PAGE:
Georgia Court Of Appeals Says “Applicable” Is Ambiguous

The availability of UM coverage in varying circumstances is keeping Georgia’s appellate courts busy.  As claimants look for all available means of recovery, their insurers and the courts are struggling to keep up with a landscape that changes on a near-weekly basis.  Although it has long been the law in Georgia that courts will not strain to find ambiguities where none exist, a recent ruling by the Court of Appeals suggests that it may be willing to at least stretch.

Typically, before an insured can recover UM benefits, he or she must first exhaust the applicable underlying liability limits. However, in Wade v. Allstate Fire & Cas. Co., 751 S.E.2d 153 (Ga. Ct. App. 2013), an insured reached a partial settlement to receive the full limit of one allegedly negligent motorist’s liability insurance limits in connection with a multi-vehicle accident and then sought to recover benefits under his UM policy, though he had not exhausted the liability limits of the two other allegedly negligent motorists.

Bernard Wade, who was insured under an Allstate liability policy with added-on UM coverage in the amount of $25,000.00 per person, was injured in a multi-vehicle accident and filed suit against the other drivers involved in the accident—Fred Bergh, Dale Froman, and James Bruce—alleging that their negligence caused his injuries. Wade also served his insurer, Allstate, with a copy of his suit.

pie chart with money

Wade subsequently settled with Bruce (and his mother who had also been named as a defendant under the family purpose doctrine), through the payment of the full limits of their liability insurance policy in exchange for a limited liability release. Wade then settled his claims against Bergh and Froman, as well as Froman’s employer, for a total sum of $30,000, which was an amount less than the full amount of their respective liability policy coverages. Wade executed a general release with respect to Bergh, Froman, and Froman’s employer and dismissed these defendants with prejudice.

Allstate consented to the dismissal of Bergh, Froman, and Froman’s employer, but it expressly noted that it did not waive any defenses regarding Wade’s claim for UM benefits. Allstate moved for summary judgment, contending that under the UM provision in Wade’s policy, it was not obligated to pay on Wade’s claim for UM benefits since he had not exhausted the limits of the insurance liability protection available to all named-defendants. The trial court granted Allstate’s motion, finding that the UM provision clearly and unambiguouslyOn appeal, however, Wade argued that summary judgment was improper because there had not been a determination as to the extent of his damages and there had been no apportionment of fault as required by law.  Wade contended that he had exhausted the policy limits with respect to one of the defendants but that Allstate’s UM coverage obligation could not be determined until liability of all defendants had been apportioned.  The Court of Appeals agreed. provided that Allstate was not obligated to pay benefits because Wade did not exhaust the limits of insurance for all defendants.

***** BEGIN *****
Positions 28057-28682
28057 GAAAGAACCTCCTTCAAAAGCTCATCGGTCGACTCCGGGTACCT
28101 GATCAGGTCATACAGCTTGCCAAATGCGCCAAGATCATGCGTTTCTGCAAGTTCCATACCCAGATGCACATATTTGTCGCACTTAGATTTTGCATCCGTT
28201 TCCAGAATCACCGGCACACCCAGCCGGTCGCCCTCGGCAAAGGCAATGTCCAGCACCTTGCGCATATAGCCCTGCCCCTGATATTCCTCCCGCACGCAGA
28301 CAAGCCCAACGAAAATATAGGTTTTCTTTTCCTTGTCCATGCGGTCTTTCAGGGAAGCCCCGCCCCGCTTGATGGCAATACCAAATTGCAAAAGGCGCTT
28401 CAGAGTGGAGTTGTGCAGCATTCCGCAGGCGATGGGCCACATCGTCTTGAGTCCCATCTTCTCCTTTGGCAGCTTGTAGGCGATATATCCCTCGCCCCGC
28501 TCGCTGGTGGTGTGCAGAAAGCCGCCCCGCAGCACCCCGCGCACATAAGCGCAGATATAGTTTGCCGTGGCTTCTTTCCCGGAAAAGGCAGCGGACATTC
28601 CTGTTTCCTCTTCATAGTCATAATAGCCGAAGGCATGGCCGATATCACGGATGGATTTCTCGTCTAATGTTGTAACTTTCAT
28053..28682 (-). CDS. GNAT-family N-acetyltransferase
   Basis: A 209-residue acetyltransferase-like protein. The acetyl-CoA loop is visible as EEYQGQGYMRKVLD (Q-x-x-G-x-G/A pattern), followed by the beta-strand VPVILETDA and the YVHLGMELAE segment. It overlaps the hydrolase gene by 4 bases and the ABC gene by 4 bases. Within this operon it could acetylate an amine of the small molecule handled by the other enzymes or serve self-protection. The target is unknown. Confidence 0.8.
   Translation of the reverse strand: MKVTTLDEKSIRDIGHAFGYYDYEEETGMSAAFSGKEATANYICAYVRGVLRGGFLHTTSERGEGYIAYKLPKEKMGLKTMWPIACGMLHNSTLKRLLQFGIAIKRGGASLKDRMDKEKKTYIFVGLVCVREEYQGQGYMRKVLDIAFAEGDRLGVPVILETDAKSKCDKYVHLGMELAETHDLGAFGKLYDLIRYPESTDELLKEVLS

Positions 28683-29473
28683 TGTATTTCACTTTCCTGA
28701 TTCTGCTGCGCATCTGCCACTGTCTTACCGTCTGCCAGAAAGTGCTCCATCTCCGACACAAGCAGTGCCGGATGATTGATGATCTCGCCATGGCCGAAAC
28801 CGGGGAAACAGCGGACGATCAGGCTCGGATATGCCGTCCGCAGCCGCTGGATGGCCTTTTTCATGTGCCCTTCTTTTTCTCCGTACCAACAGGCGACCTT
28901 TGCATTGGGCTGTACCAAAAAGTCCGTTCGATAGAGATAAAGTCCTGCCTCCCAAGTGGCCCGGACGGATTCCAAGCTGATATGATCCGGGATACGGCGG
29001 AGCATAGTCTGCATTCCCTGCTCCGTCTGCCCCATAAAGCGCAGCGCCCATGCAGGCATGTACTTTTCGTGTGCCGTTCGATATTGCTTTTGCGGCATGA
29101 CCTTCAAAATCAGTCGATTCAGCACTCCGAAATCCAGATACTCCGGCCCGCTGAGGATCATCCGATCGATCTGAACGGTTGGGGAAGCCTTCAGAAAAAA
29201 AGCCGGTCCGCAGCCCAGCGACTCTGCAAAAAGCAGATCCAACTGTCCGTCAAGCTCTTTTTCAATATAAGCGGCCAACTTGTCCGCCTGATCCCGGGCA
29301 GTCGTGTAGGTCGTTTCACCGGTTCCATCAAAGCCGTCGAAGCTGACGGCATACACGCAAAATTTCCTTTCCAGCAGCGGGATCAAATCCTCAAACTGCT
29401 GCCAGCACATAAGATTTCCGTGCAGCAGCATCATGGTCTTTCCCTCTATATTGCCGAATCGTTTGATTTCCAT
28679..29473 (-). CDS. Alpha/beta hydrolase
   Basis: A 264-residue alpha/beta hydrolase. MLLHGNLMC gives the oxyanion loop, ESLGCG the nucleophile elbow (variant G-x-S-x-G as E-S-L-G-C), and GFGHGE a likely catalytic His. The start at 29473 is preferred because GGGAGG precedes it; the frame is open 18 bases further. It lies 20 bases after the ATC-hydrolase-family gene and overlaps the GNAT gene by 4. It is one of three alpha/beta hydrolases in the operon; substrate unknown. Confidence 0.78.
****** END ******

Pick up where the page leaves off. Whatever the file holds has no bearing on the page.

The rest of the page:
The Court held that the term “applicable” in the exhaustion provision was ambiguous.[1]  The Court explained the because there were multiple tortfeasors, who could not be held jointly and severally liable, then their respective liability carriers were only responsible for the amount of the damages apportioned to each tortfeasor.  “[I]t stands to reason that an individual tortfeasor’s liability insurance is not ‘applicable’ to pay for any other tortfeasor’s damages.”  Although Wade settled with the Bruces pursuant to a limited liability release and the remaining defendants pursuant to a full release, there had been no determination as to the percentage of fault attributable to each.  The Court of Appeals ruled that Wade would be entitled to UM benefits “if there is an uninsured or underinsured motorist who is legally responsible for his damages.”  More precisely, if there were any losses attributable to the Bruces in excess of their policy limits, then Wade would be entitled to UM coverage. Accordingly, the court ruled that Allstate was not entitled to judgment as a matter of law and remanded the case for a factual determination of Wade’s damages and for an apportionment of fault among the defendants.

This holding suggests that UM carriers may face protracted litigation in cases involving multiple tortfeasors, especially if the plaintiff settles with one or more of the defendants before trial for less than the liability limits.  If that happens, then the UM carrier may be forced to try the case in order to determine whether the degree of fault attributable to the settling party (or parties) exceeded their respective policy limits, thus triggering UM coverage.


[1] The exhaustion provision stated, in pertinent part:

[Allstate is] not obligated to make any payment for bodily injury or property damage under this coverage which arises out of an accident involving the use of an underinsured motor vehicle until after the limits of liability for all liability protection in effect and applicable at the time of the accident have been exhausted by payment of judgments or settlement.

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Portability of UM vs. UIM Coverage in South Carolina

In an important decision, the South Carolina Supreme Court held that UM coverage must be provided to an injured party even when she was a passenger on her husband’s uninsured motorcycle.    Nationwide Mutual Insurance Co. v. Erwood (2007).  The court distinguished UM coverage from UIM coverage, which cannot be transferred to an uninsured vehicle.

 

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